Itasca State Park is unique in that it contains the headwaters of the Mississippi River. The river begins as a small stream, flowing out of Lake Itasca. The park also has more than 100 scenic lakes scattered in it's thousands of acres.
Much of the park is covered in old-growth forests. Quaking aspen and bigtooth aspen are the dominant tree species in the forests. Virgin red pine is also prominent. Some of these trees are over 200 years old. Other trees found in the park include paper birch, white pine, and a number of northern hardwoods. Itasca State Park is also home to a number of plants on the state's endangered species list, including slender naiad, sheathed pondweed, bog adder's mouth, and olivaceous spike-rush.
As you might expect with all the lakes, a variety of birds can be viewed at Itasca State Park. You can expect to see bald eagles, osprey, loons, and turkey vultures. In the spring, songbird migration takes place, resulting in dozens of warbler species showing up in the park. Other birds to be on the lookout for include red-tail hawks, blue herons, ruby-throated hummingbirds, ruffed grouse, and northern goshawks.
Itasca State Park also has over 50 mammal species. Black bears, beavers, bobcats, raccoons, timber wolves, deer, and river otters inhabit the park. Reptiles and amphibians you might run across include a variety of snakes, wood frogs, and salamanders.ACTIVITIES
You can enjoy any number of outdoor activities in Itasca State Park throughout the year. Fishing
Itasca State Park has over 100 lakes, many of which can be fished with varying degrees of success. The easiest lake to access is Lake Itasca. Here, you can fish from the pier or simply set out by boat from the public boat launch. You can also find boat launches at Elk Lake, Mary Lake, and Lake Ozawindib.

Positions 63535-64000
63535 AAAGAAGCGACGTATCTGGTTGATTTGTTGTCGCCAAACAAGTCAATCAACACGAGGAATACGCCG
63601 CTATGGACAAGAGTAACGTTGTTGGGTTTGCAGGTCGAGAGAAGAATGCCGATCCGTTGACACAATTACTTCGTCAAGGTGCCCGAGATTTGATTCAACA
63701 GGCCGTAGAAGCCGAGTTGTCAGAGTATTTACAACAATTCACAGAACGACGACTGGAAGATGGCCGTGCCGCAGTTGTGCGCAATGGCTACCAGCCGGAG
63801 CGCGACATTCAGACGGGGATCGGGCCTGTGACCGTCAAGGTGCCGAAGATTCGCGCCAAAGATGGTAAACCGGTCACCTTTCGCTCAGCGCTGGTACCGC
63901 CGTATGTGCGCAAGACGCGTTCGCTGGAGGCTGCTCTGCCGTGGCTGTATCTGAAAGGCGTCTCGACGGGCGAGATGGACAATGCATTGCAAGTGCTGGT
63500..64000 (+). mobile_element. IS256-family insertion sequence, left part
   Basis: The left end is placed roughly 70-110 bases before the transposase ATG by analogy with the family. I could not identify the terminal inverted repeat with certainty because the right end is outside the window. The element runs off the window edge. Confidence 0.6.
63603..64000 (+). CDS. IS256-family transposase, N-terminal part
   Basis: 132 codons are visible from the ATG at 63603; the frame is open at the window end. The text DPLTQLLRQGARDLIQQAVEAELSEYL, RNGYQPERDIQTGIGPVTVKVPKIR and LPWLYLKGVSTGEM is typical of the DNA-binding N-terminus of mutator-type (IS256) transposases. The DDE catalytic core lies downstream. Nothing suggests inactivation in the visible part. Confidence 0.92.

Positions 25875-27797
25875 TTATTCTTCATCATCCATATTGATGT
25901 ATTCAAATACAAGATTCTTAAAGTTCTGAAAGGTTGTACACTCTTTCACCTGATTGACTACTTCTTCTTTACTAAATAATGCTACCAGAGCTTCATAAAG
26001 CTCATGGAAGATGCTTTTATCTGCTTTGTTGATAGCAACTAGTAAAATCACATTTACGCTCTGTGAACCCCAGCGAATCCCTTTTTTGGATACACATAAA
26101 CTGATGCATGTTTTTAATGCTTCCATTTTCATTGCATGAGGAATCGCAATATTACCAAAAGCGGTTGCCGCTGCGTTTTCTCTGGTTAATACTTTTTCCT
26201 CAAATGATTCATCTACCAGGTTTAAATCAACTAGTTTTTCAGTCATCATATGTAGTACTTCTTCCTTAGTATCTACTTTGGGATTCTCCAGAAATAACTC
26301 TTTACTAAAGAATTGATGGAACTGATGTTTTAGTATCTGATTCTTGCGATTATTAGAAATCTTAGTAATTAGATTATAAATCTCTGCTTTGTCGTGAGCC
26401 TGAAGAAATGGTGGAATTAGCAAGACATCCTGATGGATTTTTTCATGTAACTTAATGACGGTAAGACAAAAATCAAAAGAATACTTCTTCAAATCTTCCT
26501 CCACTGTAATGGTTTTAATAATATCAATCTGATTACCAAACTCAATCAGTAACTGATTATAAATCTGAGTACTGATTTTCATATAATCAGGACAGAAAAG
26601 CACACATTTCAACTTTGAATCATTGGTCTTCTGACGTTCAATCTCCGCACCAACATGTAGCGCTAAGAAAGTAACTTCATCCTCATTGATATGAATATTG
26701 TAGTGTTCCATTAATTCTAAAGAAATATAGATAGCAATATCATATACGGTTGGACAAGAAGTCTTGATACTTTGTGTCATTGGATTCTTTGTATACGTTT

Depending on the lake you fish, you can expect to find pike, muskie, bluegills and crappies, rock bass, and walleye.Kayaking, Canoeing, and Boating
Kayaking, canoeing, and boating is extremely popular in Itasca State Park. Lake Itasca has a number of boat ramps available for public use. And, if you don't have your own watercraft, you have plenty of options for renting kayaks, canoes, and boats.Hiking and Biking
The park has numerous hiking and biking trails. Probably, the most popular trail is Dr. Roberts Nature Trail. This two mile loop goes across a bog leading to the historic Old-Timer's Cabin, built entirely from four giant logs in the 1930s. The mile-long Schoolcraft Trail is another great trail to hike. It begins at the river headwaters and ends at Hill Point. Birding
Itasca State Park is a fantastic location for bird watching, especially in the summer. You'll be able to view numerous species in their natural habitats. Expect to encounter kinglets, hummingbirds, cormorants, owls, herons, eagles, hawks, osprey, and lots and lots of loons.Winter Sports
Itasca State Park has 28 miles of cross-country ski trails for you to enjoy. Some are easy; some difficult. They are typically groomed for classic cross-country skiing and skate skiing. Interested in snowmobiling? The park has over 30 mile around the park's perimeter. As for snowshoeing, many of the park's hiking trails are perfectly suited for snowshoeing in the winter months. Of course, being in Minnesota, ice fishing is extremely popular, and, in Itasca State Park, you'll have plenty of opportunities to enjoy it.MORE INFO
For more information on Itasca State Park, contact the Minnesota Department of Natural Resources.
Phone: 218-699-7251 Website
Or, you can give us a call. We'll be glad to answer any questions you have about our area.